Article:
OSD Setup And Calibration
The PA322UHD’s OSD is vast, and some features are repeated in the main and advanced menus. To keep things efficient, we’re only showing you commonly-used options and the unique calibration system.
Pressing the menu key on the front bezel brings up a small graphical interface.
The sub-menus are represented by icons along the top. The first one adjusts brightness and sets the Eco Mode, which limits the backlight to different peak levels. The Black adjuster changes the black threshold. You should leave it on Min for the greatest dynamic range.
Note that there is no contrast control. A well-engineered monitor shouldn’t need one as long as it doesn’t clip the brightest signals. NEC's PA322UHD does not.
You can position windowed images, adjust the aspect ratio and dial in sharpness from this screen. We saw no evidence of edge enhancement in native-resolution signals, but the 1920x1080 patterns from our AccuPel generator showed some ringing that we couldn’t remove.
Here is the most important menu of all. At the top are five fully customizable picture modes. We concentrated on the sRGB and Adobe RGB presets, which are calibrated at the factory and include a data sheet to that effect. When you move down to the Adjust field, you can change the white point and calibrate hue, saturation and offset (luminance) for all six colors.
We found the color management system most effective for fixing slight luminance errors and tweaking the positions of secondary colors.
You can see that it says Advanced Setting at the bottom. Choosing this option takes you to an extensive service menu that we'll dig into below.
The Advanced menu has all the functions of the main OSD plus many more. As you can see, white and color points can be adjusted by entering x and y coordinates. You can also change the brightness in 1 cd/m2 increments (that control is very accurate). At the bottom is a screen uniformity compensator. It has five levels, or it can be turned off. When you calibrate the PA322UHD, be sure to turn if off for maximum contrast, since it’s on by default.
The second screen has several options, plus a repeat of the CMS. The most important one is Metamerism, a compensation for how the human eye perceives white in standard-gamut monitors. In our tests, it reduced the saturation of the blue primary significantly. This is another option that’s on by default, but should be switched off for accuracy’s sake.
NEC is big on letting users track their power usage. If you enter the cost of your electricity in currency per kilowatt/hour, you’ll know exactly what the carbon footprint of your PA322UHD is.
At the bottom of this menu is a Stand-Alone Calibration feature. You can plug in a calibrator sold separately by NEC and adjust the monitor without a computer. It works just like the HP Z27x we reviewed last fall. You can also calibrate with SpectraView (available separately). For more on that, check out our review of the NEC PA272W.
Returning to the main OSD, the above screen adjusts audio options, Multi-Picture, PIP, USB port selection, input signal detection and the off timer. Audio signals can be carried over both HDMI and DisplayPort, and played through the internal speakers or headphone output.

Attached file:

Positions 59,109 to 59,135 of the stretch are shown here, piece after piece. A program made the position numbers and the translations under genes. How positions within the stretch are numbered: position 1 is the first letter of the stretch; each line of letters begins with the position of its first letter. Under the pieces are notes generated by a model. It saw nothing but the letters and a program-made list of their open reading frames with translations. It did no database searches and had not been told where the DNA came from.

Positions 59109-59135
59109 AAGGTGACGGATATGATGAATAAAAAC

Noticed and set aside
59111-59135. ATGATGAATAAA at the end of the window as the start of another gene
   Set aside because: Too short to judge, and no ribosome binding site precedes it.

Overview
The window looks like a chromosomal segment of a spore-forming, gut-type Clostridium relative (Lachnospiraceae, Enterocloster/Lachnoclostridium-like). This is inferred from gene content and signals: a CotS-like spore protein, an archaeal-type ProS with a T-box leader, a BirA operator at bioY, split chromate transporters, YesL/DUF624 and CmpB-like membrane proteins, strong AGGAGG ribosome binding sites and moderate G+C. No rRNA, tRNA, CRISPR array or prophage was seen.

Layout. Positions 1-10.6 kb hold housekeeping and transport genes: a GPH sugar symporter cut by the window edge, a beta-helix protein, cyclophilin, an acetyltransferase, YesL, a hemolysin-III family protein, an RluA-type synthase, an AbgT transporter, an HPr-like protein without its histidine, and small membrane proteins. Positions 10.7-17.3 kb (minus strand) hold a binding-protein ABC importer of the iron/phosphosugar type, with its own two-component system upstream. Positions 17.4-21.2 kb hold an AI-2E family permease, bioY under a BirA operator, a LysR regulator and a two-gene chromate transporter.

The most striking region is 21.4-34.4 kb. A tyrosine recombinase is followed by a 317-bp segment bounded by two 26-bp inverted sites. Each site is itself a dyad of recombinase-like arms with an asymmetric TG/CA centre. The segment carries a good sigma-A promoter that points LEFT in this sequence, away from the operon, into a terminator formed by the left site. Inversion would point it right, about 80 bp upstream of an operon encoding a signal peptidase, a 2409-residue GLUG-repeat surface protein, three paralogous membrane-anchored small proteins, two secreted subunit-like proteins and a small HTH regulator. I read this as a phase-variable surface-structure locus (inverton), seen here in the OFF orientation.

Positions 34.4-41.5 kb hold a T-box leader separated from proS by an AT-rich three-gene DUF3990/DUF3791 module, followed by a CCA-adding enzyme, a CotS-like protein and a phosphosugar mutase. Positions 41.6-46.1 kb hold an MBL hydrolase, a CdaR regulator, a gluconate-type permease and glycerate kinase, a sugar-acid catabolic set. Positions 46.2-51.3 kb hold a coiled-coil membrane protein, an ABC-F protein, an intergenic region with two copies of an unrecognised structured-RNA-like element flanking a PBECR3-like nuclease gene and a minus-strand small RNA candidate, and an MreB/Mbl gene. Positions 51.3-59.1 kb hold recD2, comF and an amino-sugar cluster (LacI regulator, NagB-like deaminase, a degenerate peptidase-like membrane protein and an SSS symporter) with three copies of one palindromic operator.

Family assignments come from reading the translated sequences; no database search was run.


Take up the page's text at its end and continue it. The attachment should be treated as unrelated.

The Multi-Picture function (PIP and PBP) is extremely flexible. You can display up to four signals in both landscape and portrait orientations. In portrait mode, they stack from top to bottom. No other monitor we know of does this.
The OSD is available in nine languages and can be moved around the screen or locked out in three different ways. One removes it completely from user intervention. The second mode enables just brightness and volume controls. Finally, you can set custom options in the Advanced OSD. Given the system's complexity, this is a good thing.
Here’s where you can view the carbon footprint and energy cost information after you set parameters in the Advanced menu.
The final sub-menu contains signal information, USB port status and the monitor’s serial number.
There are three ways to calibrate the PA322UHD: SpectraView software, self-calibration with NEC’s i1 Display2-based instrument and traditional OSD adjustments. We chose the latter.
The sRGB and Adobe RGB modes are factory-certified, and we found them to be quite accurate out of the box. Since the ability is there, we used the OSD and Advanced menus to achieve even higher accuracy. The RGB sub-menu has adjustments for white balance plus a full color management system. The controls offer extremely fine resolution and do not interact, making calibration easy and precise. Whether you calibrate or not, it’s important to visit the Advanced menu and turn off the Metamerism option. You’ll see why on page six. Also, turn off the uniformity compensation for maximum contrast.
Please feel free to try our settings. To make the tables less confusing, we omit the options that were left unchanged.
|NEC PA322UHD Calibration Settings - Adobe RGB Mode|
|White Balance||Red 131, Green 135, Blue 136|
|Offset||Red +3, Yellow +1, Green +1Cyan +1, Blue -6, Magenta +1|
|NEC PA322UHD Calibration Settings - sRGB Mode|
|White Balance||Red 118, Green 122, Blue 123|
|Hue||Magenta +1, All Others 0|
|Offset||Red +4, Yellow +1, Green 0Cyan 0, Blue -6, Magenta +5|